When you cast reference types (not primitive types), then not much at all happens. The cast is then just a way to tell the compiler: "look, I know that this variable refers to an object of type X, so I want you to treat it that way". It doesn't do any automatic conversion of objects. It does, however, at runtime perform a check to see if the variable really refers to an object of type X, and if it doesn't, you get a ClassCastException.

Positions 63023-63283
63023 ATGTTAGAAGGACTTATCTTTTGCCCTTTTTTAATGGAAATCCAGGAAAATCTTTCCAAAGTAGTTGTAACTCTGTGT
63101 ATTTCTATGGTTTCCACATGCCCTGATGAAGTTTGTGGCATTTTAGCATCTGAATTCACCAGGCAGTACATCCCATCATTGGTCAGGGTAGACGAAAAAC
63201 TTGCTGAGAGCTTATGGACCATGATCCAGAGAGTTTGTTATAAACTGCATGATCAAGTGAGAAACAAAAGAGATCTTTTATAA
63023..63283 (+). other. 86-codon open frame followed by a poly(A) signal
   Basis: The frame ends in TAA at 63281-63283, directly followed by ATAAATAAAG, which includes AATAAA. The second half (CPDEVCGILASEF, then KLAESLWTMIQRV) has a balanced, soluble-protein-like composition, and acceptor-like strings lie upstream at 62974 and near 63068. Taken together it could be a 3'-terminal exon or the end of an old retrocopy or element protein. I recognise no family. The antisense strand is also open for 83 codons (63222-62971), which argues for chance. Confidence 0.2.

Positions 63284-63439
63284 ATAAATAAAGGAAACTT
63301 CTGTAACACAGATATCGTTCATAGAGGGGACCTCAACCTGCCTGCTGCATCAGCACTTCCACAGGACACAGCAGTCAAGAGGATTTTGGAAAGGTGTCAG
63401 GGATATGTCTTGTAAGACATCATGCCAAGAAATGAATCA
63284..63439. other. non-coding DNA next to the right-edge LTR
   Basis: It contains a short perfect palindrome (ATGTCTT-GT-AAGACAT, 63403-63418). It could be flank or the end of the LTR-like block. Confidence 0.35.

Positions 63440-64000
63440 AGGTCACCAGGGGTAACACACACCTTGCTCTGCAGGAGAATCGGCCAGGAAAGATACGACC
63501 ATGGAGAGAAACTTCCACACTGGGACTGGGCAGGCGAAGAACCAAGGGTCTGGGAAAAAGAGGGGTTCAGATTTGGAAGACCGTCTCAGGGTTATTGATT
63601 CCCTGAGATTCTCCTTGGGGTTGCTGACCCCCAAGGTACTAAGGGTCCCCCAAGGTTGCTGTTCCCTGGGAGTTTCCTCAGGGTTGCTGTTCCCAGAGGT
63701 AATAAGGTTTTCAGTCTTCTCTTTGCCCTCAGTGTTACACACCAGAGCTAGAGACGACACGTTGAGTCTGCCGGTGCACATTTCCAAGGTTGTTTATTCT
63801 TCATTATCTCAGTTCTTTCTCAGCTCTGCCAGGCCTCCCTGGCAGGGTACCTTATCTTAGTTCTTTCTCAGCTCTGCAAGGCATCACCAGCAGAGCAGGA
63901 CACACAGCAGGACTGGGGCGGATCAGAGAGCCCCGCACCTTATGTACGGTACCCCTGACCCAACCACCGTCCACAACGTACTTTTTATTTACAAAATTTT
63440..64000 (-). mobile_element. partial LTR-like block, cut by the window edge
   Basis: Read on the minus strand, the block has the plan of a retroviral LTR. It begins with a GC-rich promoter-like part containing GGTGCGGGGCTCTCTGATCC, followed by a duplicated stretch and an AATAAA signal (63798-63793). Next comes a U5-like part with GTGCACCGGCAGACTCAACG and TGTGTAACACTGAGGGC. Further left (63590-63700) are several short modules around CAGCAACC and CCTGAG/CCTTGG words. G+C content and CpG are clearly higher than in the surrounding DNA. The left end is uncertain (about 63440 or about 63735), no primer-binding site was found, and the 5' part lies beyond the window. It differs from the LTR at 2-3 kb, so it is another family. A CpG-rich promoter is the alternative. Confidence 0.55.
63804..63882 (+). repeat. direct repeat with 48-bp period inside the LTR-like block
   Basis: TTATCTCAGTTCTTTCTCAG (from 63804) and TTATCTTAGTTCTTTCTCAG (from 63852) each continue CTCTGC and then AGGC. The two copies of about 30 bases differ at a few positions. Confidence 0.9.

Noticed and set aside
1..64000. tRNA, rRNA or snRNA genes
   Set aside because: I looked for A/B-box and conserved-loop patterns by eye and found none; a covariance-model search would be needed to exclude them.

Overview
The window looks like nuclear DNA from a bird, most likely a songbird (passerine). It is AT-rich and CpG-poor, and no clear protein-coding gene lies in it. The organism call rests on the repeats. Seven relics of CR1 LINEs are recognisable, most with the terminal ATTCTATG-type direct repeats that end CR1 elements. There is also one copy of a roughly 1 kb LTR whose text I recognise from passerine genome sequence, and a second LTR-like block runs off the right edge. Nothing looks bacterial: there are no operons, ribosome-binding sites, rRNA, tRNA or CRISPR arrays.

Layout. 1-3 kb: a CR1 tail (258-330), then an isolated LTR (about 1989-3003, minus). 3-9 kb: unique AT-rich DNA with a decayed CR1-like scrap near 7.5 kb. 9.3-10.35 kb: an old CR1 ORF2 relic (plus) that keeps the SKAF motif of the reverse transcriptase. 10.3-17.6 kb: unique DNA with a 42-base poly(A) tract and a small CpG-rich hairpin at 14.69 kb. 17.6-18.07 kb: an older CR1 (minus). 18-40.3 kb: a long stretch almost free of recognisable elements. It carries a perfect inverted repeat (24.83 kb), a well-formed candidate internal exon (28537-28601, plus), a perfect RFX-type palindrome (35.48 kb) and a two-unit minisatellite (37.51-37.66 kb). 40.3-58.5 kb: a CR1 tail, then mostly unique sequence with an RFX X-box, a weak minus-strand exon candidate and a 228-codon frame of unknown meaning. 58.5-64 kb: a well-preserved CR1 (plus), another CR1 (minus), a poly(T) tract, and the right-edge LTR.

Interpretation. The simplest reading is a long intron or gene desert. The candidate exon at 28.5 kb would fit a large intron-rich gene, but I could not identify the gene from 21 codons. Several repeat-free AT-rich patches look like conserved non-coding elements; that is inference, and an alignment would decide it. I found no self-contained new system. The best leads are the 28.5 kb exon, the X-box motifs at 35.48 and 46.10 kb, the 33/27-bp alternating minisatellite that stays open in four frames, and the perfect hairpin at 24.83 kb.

Conversion of an int or a long value to float, or of a long value to double, may result in loss of precision-that is, the result may lose some of the least significant bits of the value. In this case, the resulting floating-point value will be a correctly rounded version of the integer value, using IEEE 754 round-to-nearest mode (§4.2.4).